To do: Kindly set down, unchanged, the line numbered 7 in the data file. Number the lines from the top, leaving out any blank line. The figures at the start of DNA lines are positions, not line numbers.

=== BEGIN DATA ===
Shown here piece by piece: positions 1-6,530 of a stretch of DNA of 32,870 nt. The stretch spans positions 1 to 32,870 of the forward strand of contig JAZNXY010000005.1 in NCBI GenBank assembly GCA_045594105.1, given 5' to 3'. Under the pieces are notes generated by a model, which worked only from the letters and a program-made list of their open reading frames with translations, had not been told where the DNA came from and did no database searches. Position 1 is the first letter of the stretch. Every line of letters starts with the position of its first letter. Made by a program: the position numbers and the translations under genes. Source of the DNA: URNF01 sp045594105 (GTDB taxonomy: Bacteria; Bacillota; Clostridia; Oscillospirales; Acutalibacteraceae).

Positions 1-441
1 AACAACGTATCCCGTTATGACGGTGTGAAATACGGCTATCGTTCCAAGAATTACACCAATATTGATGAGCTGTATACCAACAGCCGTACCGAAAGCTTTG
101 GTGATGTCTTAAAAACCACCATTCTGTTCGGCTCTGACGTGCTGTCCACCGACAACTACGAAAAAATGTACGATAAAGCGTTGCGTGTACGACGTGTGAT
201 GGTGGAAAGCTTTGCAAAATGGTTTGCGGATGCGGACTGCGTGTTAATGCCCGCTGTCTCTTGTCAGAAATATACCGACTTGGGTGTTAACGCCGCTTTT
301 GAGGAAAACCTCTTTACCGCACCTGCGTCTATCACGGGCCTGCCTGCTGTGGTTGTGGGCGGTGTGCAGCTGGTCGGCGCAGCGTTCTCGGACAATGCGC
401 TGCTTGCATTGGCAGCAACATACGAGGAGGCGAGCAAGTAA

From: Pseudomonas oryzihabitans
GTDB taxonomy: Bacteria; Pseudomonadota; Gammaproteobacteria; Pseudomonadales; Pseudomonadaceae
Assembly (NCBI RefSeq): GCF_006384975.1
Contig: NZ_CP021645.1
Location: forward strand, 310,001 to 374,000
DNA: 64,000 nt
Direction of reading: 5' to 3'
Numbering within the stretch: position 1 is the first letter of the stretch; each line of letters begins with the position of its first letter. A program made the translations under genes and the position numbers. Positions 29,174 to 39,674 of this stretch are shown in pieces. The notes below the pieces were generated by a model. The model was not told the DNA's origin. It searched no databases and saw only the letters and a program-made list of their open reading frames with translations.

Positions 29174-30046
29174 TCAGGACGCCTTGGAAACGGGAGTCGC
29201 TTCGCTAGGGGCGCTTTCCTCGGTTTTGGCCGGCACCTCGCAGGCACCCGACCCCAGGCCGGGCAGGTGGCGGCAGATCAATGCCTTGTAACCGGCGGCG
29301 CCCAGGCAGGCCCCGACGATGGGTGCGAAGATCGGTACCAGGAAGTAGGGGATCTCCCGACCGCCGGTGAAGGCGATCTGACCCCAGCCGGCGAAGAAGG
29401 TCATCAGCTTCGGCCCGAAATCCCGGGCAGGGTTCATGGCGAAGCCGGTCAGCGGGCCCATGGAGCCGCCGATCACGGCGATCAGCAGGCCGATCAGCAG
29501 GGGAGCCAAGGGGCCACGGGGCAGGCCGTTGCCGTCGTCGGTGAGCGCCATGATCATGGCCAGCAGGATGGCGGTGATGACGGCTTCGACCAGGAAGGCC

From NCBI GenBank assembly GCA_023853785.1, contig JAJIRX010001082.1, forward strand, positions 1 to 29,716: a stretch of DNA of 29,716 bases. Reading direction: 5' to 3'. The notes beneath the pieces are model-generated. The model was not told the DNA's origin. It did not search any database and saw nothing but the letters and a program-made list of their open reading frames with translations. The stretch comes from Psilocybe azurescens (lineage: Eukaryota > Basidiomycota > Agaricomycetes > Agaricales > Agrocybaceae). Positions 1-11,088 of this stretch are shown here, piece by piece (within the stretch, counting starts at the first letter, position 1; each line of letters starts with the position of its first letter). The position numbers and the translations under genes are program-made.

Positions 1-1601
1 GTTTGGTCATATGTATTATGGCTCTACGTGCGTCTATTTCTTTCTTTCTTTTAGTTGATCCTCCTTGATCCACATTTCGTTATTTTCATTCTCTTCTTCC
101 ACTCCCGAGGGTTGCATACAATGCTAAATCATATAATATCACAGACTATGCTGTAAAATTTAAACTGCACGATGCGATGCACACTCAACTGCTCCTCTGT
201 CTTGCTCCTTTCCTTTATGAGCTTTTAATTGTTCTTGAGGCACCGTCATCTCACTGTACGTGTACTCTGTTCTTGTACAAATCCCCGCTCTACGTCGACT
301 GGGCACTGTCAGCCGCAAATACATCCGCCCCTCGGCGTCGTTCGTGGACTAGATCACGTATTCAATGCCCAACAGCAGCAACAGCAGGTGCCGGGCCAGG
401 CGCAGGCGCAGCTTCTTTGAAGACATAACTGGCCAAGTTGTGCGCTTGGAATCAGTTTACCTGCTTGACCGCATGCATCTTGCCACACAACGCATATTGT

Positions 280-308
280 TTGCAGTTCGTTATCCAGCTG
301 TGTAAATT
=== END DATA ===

401 TGCTTGCATTGGCAGCAACATACGAGGAGGCGAGCAAGTAA